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Double L, April 13, 2012 in Other Houston Neighborhoods
speaking of dense....
Uh... is that you?
I think it has to be b/c he has a Houston Identity video, and started the Houston Identity thread...
So that is him?
...There is no possible scenario in which it COULDN'T be him
Great video Double L! I agree that the inner loop is getting more dense, but just because it is getting that way doesn't mean it is ideal. Its not the uniform density you see in other cities that have zoning. For example, you are in a nice new mix use development, but you walk across the street and their is an empty lot, next to an abandon house, next to an old run down house (that people live in), ditch streets, leaning powerlines, skinny sidewalks (if any), maybe a dirt path instead, a 1980s METRO bus stop and no uniform vision for the future.
I mentioned on the other thread that I think that you're confusing some concept of 'world class' with a concentration of wealth, and I stand by that remark. By and large, Houston is not a wealthy city. How we live reflects that (in most neighborhoods). Its nothing to be ashamed of; actually, I'm quite proud of it. Where else can a poor man with a work ethic live so comfortably, inclusively and with so many civic amenities? Mind you, it doesn't mean that he wears deodorant...
Houston is a city that has no reason to be poor. It has one of the highest city GDPs in the world. A large concentration of millionaires and a hand full of billionaires. But it also has a large poor population. I believe it has more uninsured children than any other city in the nation. How can a city so rich be so poor at the same time?
Houston is a city that has no reason to be poor. It has one of the highest city GDPs in the world.
The 'D' stands for "Domestic". GDP doesn't equal aggregate income at the municipal level.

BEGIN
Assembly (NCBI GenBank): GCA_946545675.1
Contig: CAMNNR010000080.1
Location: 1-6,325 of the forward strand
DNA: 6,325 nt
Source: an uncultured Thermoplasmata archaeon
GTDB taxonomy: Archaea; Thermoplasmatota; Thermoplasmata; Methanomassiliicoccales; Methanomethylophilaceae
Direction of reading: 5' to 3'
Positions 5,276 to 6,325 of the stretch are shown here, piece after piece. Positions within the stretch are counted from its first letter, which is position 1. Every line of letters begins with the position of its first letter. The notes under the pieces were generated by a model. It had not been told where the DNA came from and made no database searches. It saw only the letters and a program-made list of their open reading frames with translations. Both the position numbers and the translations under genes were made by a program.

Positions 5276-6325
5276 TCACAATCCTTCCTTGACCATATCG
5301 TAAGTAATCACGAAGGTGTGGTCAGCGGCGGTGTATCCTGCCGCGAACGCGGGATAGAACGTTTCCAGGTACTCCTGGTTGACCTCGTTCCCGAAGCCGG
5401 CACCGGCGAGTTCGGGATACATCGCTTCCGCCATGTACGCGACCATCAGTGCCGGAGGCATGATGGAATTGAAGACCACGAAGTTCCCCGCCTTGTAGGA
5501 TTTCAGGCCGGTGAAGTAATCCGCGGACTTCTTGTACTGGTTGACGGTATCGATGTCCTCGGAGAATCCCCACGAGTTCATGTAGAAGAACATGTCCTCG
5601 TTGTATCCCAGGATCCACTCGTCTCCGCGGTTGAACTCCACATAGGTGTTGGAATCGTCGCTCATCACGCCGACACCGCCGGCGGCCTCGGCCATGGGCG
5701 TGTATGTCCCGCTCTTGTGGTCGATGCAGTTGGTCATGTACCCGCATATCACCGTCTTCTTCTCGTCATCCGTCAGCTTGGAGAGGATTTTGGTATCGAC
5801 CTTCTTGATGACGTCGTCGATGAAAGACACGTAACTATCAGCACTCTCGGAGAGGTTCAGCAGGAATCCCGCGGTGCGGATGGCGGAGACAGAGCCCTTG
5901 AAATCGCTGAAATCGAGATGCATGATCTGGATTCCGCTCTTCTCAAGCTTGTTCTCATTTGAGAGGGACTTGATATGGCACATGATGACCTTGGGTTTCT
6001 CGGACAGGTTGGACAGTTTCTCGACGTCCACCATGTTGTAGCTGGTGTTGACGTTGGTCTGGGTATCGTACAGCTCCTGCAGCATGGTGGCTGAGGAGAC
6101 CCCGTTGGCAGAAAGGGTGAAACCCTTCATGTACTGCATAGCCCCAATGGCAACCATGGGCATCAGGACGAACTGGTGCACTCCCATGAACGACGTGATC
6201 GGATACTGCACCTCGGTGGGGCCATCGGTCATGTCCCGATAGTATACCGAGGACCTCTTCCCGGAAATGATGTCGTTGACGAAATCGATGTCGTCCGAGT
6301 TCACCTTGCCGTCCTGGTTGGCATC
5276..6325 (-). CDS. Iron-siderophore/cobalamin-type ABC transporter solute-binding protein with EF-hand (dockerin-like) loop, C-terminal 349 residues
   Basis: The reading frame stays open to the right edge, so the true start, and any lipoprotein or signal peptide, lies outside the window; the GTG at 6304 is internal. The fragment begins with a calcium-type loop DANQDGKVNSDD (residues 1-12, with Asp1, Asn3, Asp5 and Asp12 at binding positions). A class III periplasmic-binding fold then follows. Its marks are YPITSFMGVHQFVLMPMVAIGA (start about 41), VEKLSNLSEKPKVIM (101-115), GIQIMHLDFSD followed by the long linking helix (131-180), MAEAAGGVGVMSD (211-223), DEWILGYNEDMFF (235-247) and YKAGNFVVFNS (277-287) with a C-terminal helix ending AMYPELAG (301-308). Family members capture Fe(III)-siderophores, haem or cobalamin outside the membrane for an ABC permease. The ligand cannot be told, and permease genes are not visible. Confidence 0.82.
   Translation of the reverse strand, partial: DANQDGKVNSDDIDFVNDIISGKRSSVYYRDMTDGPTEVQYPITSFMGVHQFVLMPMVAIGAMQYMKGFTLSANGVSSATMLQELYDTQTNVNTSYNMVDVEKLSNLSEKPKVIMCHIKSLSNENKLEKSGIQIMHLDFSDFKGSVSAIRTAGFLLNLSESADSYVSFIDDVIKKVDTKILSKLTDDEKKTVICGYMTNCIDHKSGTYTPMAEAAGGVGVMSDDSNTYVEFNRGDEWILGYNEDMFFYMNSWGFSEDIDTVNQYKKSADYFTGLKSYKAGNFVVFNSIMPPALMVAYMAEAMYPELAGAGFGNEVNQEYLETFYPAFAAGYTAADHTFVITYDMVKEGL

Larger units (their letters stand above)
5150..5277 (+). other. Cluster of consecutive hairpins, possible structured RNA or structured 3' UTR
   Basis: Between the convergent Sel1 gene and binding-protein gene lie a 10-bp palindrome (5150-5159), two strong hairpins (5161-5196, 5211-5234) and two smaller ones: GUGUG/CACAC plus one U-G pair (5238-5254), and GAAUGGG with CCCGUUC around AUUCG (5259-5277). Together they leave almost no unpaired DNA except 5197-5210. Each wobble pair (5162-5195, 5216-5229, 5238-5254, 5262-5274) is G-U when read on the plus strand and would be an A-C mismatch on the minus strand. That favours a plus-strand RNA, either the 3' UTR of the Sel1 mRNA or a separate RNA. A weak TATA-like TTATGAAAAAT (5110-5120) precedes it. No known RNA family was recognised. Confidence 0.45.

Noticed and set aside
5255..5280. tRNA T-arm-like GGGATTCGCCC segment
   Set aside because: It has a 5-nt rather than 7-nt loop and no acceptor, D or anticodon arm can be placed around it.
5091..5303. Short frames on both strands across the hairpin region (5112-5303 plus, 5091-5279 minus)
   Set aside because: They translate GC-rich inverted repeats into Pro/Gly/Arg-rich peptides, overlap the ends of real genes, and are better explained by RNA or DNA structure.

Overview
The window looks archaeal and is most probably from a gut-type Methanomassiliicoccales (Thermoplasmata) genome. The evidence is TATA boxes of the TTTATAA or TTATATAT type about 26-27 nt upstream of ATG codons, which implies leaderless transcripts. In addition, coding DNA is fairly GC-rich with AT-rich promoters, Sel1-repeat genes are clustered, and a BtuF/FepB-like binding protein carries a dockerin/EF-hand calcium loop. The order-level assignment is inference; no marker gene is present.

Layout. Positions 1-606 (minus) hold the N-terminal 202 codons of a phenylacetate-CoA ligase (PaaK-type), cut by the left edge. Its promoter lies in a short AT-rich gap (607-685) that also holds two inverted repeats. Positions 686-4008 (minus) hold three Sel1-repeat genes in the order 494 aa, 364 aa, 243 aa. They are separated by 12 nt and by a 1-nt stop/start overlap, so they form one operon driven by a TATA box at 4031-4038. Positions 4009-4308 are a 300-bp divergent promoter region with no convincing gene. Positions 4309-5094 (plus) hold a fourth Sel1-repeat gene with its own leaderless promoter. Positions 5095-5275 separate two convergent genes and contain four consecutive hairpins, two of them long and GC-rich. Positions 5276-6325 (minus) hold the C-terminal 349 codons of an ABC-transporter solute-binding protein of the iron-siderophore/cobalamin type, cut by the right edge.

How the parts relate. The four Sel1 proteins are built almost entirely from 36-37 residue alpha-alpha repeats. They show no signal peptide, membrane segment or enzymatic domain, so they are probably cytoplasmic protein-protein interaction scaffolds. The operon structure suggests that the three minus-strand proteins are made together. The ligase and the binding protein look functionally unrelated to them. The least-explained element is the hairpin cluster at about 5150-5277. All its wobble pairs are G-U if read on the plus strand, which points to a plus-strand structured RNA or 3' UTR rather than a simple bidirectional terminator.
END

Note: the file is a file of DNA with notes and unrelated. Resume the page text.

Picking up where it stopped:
Houston's petrochemical complex is very capital-intensive per unit of output. It was financed and is owned by global capital, so the facilities aren't ours and neither are the profits.
A large concentration of millionaires and a hand full of billionaires. But it also has a large poor population. I believe it has more uninsured children than any other city in the nation. How can a city so rich be so poor at the same time?
Poor people can afford to live here and take risks here, and so they move here from places that aren't as easy to live. Many of them start businesses; most hang on by a shoestring or go bust, but a few do exceedingly well. Its actually very inspiring.
The 'D' stands for "Domestic". GDP doesn't equal aggregate income at the municipal level.Houston's petrochemical complex is very capital-intensive per unit of output. It was financed and is owned by global capital, so the facilities aren't ours and neither are the profits.Poor people can afford to live here and take risks here, and so they move here from places that aren't as easy to live. Many of them start businesses; most hang on by a shoestring or go bust, but a few do exceedingly well. Its actually very inspiring.